Citizens Asked To Stay In During Clean-up Operation
Ghost Town — Except for four-wheel drive vehicles , snowmobiles and a few Army National Guard units that are able to make there way over the snow-clogged city streets, Bellefontaine, especially the downtown area, is virtually a ghost town today. Drifts of snow, particularly on the west side of the streets, nearly covers the first floors of some buildings. Here two grocery-bound residents make their way up Main street. Some pulled sleds, and six residents, incidentally, were seen dragging a canoe filled with staples from the market to their homes.
Service Safety Director Lewis Ratleff Friday issued an urgent plea to the residents of Bellefontaine to “stay off the streets” for the next two to three days.
Even with an additional two inches accumulation of snow forecast for Friday, Ratleff said the winds are forecasted to subdue and plowing operations will be effective to some degree.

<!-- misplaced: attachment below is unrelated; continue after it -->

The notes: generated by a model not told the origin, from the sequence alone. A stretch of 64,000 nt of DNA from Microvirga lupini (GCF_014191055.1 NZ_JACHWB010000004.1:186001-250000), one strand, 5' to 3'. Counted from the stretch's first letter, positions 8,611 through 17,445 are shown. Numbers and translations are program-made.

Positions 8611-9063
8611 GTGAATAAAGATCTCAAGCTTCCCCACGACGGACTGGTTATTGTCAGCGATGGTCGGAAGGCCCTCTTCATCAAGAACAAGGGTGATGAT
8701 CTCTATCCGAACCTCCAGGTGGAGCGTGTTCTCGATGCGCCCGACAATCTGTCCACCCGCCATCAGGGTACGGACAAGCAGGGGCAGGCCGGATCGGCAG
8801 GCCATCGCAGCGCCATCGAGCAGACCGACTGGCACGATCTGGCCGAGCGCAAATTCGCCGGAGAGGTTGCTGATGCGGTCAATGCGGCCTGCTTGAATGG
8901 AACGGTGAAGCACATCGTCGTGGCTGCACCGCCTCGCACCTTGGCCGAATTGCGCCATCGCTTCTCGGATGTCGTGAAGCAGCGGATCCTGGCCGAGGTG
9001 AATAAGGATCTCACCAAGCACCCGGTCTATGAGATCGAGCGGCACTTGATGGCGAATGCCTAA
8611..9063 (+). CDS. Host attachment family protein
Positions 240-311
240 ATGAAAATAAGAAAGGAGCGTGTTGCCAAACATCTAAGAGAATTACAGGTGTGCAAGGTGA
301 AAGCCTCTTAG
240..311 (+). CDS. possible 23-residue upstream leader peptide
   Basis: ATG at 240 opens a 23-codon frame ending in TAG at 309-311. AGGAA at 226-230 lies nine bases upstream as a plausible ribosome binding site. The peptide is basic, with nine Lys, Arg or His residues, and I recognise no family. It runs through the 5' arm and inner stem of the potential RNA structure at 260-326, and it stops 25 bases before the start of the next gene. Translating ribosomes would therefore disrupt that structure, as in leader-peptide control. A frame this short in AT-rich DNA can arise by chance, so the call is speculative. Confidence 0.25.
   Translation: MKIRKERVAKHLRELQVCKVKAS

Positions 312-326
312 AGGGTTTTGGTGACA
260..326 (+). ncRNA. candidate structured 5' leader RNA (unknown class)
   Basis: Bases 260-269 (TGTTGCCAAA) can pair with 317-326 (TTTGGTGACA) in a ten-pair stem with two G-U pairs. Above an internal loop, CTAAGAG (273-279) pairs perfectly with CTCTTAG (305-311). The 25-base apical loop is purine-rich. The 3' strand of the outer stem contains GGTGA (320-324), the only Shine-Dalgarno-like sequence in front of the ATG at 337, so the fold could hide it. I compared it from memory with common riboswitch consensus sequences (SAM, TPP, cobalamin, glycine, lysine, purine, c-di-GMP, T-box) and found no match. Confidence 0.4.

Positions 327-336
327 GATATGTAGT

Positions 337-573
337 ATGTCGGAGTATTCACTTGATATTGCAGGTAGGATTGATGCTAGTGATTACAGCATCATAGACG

Following a Friday morning tour of the city’s main thoroughfares, Ratleff was to map the strategy for the street department operations.
All non-essential departments of the city were closed again Friday as they were Thursday. He said police and fire departments were on duty 24 hours daily and were doing a “whale of a job.”
The city is using four-wheel drive vehicles on loan from the Ohio National Guard and from private citizens. Snowmobiles have also been pressed into action.
John Gordon in a snowmobile was dispatched Thursday to deliver Dr. Allen J. Stuckey from his rural home to Mary Rutan hospital where he was needed.
Nearly 25 persons were bedded down at the Armory on south Main street. They were persons of all ages, some without heat in the city, others travelers stranded here.
The city’s firefighters were called to the 1400 block of S. Detroit at 1:31 p.m. Thursday when a city-owned car was destroyed by fire. Apparently the vehicle’s dash wiring caught fire and the car was destroyed before the fireman could arrive to extinguish the blaze. The car was driven by city employee Herbert Brunke.